Boron is naturally released to soil and water by rainfall, weathering of boron-containing minerals, desorption from clays and by decomposition of boron-containing organic matter. Man-made sources include application of boron-containing fertilizers or herbicides, application of fly ash or sewage sludge as a soil amendment, the use of waste water for irrigation or land disposal of boron-containing industrial wastes (Butterwick et al. 1989; Hollis et al. 1988; Mumma et al. 1984; Nolte 1988; Rope et al. 1988).
No quantitative data were located regarding man-made releases of boron compounds to soil. However, Mumma et al. (1984) reported that the boron concentration in sewage sludges from 23 U.S. cities ranged from 7.1 to 53.3 mg/kg. Landfilling or land application is a common disposal method for these sludges.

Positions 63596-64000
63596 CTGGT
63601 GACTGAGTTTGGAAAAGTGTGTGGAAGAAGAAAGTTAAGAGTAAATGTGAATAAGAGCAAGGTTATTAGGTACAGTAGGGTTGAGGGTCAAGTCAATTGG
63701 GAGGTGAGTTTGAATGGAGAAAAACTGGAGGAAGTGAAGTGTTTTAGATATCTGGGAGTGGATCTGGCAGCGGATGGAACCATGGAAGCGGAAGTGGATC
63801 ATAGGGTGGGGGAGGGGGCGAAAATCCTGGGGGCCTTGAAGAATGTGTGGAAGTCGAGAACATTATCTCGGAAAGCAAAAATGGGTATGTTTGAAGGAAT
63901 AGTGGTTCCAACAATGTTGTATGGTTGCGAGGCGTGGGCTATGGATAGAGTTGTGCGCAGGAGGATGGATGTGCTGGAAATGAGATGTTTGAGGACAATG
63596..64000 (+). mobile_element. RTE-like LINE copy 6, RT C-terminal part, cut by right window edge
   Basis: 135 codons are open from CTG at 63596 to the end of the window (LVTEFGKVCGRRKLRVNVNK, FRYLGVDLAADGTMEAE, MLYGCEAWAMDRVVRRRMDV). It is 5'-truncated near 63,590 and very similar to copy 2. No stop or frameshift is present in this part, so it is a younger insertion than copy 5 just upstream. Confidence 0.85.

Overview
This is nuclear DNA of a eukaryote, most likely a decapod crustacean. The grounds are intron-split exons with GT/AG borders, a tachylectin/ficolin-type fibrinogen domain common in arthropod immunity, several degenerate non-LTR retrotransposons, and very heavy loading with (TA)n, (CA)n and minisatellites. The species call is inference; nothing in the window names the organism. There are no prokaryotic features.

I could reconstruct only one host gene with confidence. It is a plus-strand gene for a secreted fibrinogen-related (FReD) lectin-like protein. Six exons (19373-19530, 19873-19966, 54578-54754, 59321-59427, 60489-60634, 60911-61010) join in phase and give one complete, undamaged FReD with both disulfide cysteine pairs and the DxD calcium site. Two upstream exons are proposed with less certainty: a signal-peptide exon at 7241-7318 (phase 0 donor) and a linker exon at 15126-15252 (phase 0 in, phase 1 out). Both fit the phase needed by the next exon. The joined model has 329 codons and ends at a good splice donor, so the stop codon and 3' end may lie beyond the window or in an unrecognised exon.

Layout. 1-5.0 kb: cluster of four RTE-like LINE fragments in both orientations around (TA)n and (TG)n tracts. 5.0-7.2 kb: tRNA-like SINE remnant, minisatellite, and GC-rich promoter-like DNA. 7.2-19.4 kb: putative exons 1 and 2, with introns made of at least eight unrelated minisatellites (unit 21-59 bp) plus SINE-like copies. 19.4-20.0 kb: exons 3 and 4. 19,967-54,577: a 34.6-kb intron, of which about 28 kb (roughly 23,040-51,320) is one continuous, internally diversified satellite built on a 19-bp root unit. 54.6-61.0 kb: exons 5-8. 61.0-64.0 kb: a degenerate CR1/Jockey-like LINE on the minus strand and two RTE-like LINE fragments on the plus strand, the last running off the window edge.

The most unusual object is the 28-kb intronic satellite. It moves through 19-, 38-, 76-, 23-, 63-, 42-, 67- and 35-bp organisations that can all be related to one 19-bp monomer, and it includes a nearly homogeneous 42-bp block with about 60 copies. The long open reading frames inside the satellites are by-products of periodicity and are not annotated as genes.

Data from the CLP Statistical Database indicate boron was detected in soil at about 5% of hazardous waste sites at a geometric mean concentration of 8,055 ppm in positive samples (CLPSD 1989). However, earlier data from the CLPSD (1980-1983) indicate a geometric mean concentration of boron of 21 mg/kg and a maximum concentration of 320 mg/kg (Eckel and Langley 1988), essentially equivalent to reported background levels of boron in soil. Clarification of the discrepancy in the data is necessary in order to compare boron levels at hazardous waste sites to background levels.
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